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Piantedosi Baking Company Pays Fine for Clean Air Violations

The Piantedosi Baking Company in Malden, Massachusetts, a manufacturer of bread products, has reached a settlement in regards to an alleged violation of the Clan Air Act and has agreed to pay a fine of $50,000 as well as buy $25,000 worth of renewable energy credits.

They own and operate two bakeries located at 129 and 240 Commercial Street in Malden. They have a few industrial freezers that contain ozone depleting substances. The EPA had conducted inspections for the purpose of evaluating that the company was in compliance with the stratospheric ozone protection regulations.

The inspections showed that they did not document the type of repairs that had been made on the refrigeration equipment and had also failed to document that they had performed leak repair verification tests. By failing to do the proper documentation, they made it extremely difficult for the EPA to be able to determine whether or not they were repairing any leaks of refrigerant effectively and properly. Piantedosi did correct all of the violations quickly and paid a very hefty fine without costing the government, and themselves as well, the expense of going to trial.

These are important documents because there are certain types of refrigerants, in particular chlorofluorocarbons (CFCs), that contain substances that have a big impact on the environment by depleting the thin layer of ozone in the stratosphere. And these CFS’s are very powerful greenhouse gases that contribute to climate change.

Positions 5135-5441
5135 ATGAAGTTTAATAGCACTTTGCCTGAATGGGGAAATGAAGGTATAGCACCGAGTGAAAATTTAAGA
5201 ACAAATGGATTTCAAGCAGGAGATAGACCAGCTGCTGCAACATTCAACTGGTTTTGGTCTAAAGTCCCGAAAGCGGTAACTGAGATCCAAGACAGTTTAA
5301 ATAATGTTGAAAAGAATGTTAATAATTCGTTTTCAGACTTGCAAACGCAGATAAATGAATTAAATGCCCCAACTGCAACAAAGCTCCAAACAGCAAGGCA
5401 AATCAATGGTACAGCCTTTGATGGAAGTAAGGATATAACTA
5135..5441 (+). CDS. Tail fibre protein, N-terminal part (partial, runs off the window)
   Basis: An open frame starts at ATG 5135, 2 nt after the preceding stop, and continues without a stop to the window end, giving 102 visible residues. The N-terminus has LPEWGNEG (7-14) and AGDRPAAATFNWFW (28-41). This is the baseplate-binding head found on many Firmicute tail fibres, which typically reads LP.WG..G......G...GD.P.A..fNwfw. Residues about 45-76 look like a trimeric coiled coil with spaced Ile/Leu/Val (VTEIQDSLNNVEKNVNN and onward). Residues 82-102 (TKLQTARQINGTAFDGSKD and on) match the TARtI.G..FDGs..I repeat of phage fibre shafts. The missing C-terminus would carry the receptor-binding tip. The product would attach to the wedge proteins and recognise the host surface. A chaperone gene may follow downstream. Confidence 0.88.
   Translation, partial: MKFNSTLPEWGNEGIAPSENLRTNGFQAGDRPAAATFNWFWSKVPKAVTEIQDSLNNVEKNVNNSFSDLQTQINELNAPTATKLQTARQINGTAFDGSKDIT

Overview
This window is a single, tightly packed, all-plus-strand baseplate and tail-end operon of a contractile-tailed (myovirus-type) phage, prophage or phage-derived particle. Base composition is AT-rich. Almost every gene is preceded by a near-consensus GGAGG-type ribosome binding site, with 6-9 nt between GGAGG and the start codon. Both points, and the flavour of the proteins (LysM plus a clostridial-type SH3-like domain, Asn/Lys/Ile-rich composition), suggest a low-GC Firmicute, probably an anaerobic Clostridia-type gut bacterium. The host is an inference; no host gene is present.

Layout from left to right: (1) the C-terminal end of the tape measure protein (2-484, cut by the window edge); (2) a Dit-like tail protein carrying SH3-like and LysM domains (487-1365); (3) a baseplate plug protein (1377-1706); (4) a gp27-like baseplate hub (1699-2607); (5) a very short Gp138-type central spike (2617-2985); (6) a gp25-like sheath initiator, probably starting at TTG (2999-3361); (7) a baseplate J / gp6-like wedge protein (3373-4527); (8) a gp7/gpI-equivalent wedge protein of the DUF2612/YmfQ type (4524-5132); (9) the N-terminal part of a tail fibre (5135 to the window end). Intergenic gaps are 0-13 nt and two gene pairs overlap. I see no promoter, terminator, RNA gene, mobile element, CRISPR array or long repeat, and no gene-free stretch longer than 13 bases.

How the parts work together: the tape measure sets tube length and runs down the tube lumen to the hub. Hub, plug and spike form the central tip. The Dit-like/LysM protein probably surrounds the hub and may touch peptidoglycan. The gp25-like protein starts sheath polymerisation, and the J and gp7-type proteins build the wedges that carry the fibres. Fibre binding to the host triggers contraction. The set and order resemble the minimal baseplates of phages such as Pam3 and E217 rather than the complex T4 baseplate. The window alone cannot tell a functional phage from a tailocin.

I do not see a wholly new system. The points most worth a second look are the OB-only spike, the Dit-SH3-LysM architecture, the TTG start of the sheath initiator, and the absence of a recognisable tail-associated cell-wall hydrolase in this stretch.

It is that very thin layer of ozone that is the only thing that protects us from the harmful effects of the sun. It is vitally important for any company who uses any of the ozone depleting substances to make absolutely sure that they are not releasing any of these chemicals into the environment.

The renewable energy credits that they have agreed to by will represente27% of the companies electric power over two years time. By purchasing renewable energy they will be able to make very significant reductions in carbon dioxide, sulfur dioxide and nitrogen oxide, all of which are harmful to the environment.

Fortunately there is an effort underway to phase out most of the substances that deplete the ozone layer. The EPA has initiated a large number of similar cases against several other companies in the New England region for the same time of violations of the stratospheric ozone protection regulations.

The announcement was made by Robert W. Varney, who is the regional administrator of EPA’s New England office.

Source: EPA

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